Aboriginal history and war in the Top End
Aboriginal people played an important, largely unrecognised, role in supporting the war effort in Northern Australia.
Melville and Bathurst Islands were vitally important for the defence of Darwin against air attacks throughout the war. They lay across the route taken by the Japanese bomber fleets from their airbases in, what is now, Indonesia. As the Japanese bombers crossed Australia’s northern coast the Tiwi people looked on, but they were more than just witnesses.
“Stick ’em up, right up” were Tiwi Islander Matthius Ulungura words after tracking a crashed Japanese pilot Hijime Toyoshima through the bush on Melville Island. Matthius captured one of the few enemy pilots shot down during the air raids on 19 February 1942. His prisoner was to become Australia’s first Japanese POW, who was sent to Cowra in New South Wales, and became one of the leaders of the 1944 Cowra breakout that saw over a 1,000 Japanese prisoners attempt to escape. A statue of Matthius Ulungura was unveiled on Bathurst Island in 2016 to honour the war hero.
North Australia Observer Unit, known as the ‘Nackeroos’ and ‘Curtin’s Cowboys’ were helped by Aborigines from across the Top End. The Nackeroos carried out surveillance from the Kimberley to the Gulf of Carpentaria. They were the first line of defence against a Japanese invasion.
The Army also trained a taskforce of about 50 Yolngu men from East Arnhem Land to defend the coastline. This special reconnaissance unit was trained to fight guerilla style warfare, using their traditional weapons. Their wages consisted of three sticks of tobacco a week. Between 1941 and 1945 about 200 Aboriginal people worked for the RAAF preparing and helping maintain isolated airstrips and radar stations, key to the defence of the North.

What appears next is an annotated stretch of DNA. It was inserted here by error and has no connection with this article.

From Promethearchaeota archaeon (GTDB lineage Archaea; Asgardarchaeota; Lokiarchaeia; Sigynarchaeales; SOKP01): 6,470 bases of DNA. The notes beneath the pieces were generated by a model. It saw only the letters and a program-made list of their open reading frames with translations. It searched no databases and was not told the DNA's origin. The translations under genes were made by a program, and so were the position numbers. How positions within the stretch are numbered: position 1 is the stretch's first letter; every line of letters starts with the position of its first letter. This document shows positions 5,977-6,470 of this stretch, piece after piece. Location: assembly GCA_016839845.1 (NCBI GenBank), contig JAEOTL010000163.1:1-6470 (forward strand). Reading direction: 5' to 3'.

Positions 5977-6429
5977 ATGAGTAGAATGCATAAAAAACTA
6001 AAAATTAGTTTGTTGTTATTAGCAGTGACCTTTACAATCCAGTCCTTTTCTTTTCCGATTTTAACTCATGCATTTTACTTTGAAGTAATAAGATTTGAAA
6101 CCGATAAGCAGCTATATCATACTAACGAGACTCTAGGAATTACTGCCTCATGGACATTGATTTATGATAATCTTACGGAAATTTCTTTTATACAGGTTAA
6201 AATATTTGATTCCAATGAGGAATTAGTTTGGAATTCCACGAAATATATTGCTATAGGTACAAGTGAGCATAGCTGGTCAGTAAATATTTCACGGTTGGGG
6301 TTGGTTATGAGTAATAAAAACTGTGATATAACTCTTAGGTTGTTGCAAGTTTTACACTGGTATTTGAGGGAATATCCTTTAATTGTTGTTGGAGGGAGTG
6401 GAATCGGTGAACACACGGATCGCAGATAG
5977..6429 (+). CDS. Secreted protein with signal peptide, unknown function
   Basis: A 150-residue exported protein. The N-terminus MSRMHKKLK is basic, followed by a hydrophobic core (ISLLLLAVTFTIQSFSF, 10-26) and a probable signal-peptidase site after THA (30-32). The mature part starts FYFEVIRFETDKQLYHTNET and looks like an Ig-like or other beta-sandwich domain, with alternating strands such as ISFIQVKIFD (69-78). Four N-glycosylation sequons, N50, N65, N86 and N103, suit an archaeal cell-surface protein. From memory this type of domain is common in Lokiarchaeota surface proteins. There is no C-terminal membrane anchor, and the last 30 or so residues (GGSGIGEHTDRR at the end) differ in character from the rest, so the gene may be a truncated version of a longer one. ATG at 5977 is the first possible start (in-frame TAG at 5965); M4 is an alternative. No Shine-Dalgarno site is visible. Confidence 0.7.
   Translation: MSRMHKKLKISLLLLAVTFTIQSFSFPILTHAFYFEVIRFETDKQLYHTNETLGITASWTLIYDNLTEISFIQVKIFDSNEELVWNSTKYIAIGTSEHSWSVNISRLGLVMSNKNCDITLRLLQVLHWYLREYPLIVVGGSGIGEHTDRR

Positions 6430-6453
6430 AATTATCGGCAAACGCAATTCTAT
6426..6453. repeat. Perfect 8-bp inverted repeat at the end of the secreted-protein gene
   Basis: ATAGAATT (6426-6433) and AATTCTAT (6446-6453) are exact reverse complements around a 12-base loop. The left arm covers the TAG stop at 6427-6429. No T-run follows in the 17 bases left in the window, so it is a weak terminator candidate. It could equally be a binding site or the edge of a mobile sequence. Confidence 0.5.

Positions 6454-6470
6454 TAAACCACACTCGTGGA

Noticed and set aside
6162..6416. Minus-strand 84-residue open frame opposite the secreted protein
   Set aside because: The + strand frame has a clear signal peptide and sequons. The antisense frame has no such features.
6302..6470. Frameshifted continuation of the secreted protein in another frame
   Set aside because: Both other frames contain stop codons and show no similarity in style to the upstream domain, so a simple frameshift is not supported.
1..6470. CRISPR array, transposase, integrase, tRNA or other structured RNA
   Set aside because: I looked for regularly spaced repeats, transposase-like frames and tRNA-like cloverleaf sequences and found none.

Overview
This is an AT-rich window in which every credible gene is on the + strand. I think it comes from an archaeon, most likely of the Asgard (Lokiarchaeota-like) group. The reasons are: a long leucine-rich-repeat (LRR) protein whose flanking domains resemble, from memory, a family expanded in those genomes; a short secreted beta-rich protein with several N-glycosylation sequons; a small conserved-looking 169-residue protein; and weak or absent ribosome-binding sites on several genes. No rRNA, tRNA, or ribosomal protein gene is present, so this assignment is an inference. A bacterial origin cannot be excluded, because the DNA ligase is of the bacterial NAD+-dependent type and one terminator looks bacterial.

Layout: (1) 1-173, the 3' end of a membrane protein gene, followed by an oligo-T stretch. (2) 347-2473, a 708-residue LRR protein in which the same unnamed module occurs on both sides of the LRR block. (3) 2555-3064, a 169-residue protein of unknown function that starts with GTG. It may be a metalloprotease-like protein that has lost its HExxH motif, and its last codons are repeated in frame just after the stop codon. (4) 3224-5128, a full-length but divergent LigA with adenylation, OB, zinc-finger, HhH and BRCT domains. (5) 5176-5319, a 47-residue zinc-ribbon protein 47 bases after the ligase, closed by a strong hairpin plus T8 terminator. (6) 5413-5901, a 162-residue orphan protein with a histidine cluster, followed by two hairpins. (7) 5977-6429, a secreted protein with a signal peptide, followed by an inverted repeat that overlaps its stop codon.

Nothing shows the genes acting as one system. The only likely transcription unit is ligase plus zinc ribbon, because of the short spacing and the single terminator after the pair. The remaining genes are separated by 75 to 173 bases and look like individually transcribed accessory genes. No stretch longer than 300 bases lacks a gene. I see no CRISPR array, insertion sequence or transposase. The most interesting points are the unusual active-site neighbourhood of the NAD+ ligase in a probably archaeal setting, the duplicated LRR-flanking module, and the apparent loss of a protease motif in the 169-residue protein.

A rescue and surveillance unit named ‘The Black Watch’ was formed on the Cox Peninsula, west of Darwin in 1942. One member of the unit, Jack Mulberry, rescued an American pilot who had spent 7 days in the mangroves south of Darwin after being shot down. Just one of the many rescues made by the Black Watch.
The feeling of security which came with having an Aboriginal guide on patrol was a constant theme of the recollections of the men who served with the North Australian Observer Unit. A soldier after the war recalled an Aboriginal guide called Oscar who was with them when they got lost without water in the bush. Oscar found fresh water and saved the lives of his patrol.
(Singing and clapping)
You’re listening to a recording of an Aboriginal dance from the Tiwi Islands, north of Darwin. The dance was first performed by the Tiwi Islanders in December 1942, at a Christmas concert put on by the radar station unit, then based at Bathurst Island. It is called the aeroplane dance, and was created by the islanders as the air war intensified over the Top End in 1942.
It is still performed today.
It’s only recently, so many years later, that Aboriginal people’s deeds, defending Australia in the time of war have come to be acknowledged. They handled ammunition, piloted small ships, they worked as medical and engineers assistants, spotters and trackers. They crewed luggers, moved stores to outlying units, helped maintain radar stations and destroyed unexploded bombs. Many women worked as orderlies in hospitals, for their efforts they were mostly paid in rations, or tobacco.
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